seriously, i think i forgot how to play the oboe……i am in so much trouble….help!

I really love Albrecht Meyer’s playing, and this is lovely, but the video that goes with this just doesn’t work for me. Maybe I’m alone in this, though! (Sadly you only get a snippet of the Fauré.)

I don’t really understand some sites; they are clearly not blogs. They aren’t full of advertisements, so it’s not about making money (I guess). But they have tons of articles — sometimes completely non-related — about a variety of things. I frequently find them due to their articles on oboe. Sometimes those articles contain such interesting information:

  • In comparison with different modern woodwind musical instrument, this instrument has a lucid and piercing voice. It’s described as stately and majestical by an instruction book entitle The Sprightly Companion. The timbre comes from the conical bore which is in contrast to the cylindrical bore of clarinets and flutes. This makes the oboe audible amongst different instruments in ensembles.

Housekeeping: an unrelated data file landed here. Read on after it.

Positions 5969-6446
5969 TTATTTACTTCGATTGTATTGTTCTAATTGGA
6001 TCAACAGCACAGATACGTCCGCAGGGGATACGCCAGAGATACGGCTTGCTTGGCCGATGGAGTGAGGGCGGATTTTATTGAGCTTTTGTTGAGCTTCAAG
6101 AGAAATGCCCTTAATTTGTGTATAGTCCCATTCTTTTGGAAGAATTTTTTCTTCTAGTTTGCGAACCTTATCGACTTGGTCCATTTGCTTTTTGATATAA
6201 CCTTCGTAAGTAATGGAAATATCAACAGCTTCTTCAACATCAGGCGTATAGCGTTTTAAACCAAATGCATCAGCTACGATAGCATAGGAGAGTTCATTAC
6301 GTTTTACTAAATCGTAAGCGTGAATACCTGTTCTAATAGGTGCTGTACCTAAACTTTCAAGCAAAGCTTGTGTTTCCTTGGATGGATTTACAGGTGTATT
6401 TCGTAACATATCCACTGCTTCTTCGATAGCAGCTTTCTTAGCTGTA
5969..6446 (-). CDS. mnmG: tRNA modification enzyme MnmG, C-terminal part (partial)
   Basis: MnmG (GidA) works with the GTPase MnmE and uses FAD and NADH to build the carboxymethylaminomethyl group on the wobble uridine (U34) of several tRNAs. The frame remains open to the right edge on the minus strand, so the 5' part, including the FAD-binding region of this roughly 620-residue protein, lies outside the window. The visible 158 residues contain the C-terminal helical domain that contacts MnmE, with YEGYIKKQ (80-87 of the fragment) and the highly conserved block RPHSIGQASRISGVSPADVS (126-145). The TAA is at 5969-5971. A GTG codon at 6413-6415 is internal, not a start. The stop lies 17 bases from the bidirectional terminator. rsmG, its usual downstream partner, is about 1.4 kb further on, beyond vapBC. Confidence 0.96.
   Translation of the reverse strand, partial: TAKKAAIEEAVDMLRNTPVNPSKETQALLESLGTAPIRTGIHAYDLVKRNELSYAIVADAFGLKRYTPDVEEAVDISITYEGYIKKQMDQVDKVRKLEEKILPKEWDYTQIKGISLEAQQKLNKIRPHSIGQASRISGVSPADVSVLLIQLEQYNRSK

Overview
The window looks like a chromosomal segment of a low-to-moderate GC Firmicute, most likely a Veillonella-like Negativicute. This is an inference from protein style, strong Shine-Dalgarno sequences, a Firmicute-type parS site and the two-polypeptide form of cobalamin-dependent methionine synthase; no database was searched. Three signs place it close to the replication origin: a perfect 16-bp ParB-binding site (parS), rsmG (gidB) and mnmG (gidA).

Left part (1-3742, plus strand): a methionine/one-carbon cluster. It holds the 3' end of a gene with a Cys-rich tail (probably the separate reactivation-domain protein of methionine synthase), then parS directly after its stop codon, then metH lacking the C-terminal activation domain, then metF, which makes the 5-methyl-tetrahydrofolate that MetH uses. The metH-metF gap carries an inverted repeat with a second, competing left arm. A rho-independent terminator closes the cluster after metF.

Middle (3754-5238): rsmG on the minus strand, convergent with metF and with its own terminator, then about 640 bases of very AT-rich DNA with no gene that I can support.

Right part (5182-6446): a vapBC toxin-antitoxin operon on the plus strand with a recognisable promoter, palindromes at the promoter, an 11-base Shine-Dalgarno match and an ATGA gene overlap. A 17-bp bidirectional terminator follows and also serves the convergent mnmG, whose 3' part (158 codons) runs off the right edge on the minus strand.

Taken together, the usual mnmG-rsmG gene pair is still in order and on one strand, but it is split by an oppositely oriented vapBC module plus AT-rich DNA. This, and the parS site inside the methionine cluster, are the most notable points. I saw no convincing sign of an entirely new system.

• This stately instrument has a pitch that is in live performance C but orchestras normally use a live performance A pitch. The League of American Orchestras state that this makes the oboe’s pitch secure and the piercing sound makes it suitable for tuning.
  • Historically, oboes are made of granadilla or African Blackwood and have three sections – prime joint, backside joint, and bell section. The left hand controls the ten holes on the highest joint while the proper hand is used for the additionally 10 holes on the underside joint. Covered with keys are {two} holes in the bell section.
  • Based mostly on analysis, the oboe, clarinet, and flute are considered as devices which can be on the feminine side. In contrast to that, it has been noticed although not confirmed that boys want the sound of the bassoon, oboe, and English horn than of others’. Some oboists have remarked that these stereotypical views of the oboe might pilot to inconsistency in instrumentation within the future.

So … anyone know what these sorts of sites are about? I’m just curious!

And I hope you enjoyed learning these things about an oboe! 😉

02. September 2010 · Comments Off on TQOD · Categories: TQOD

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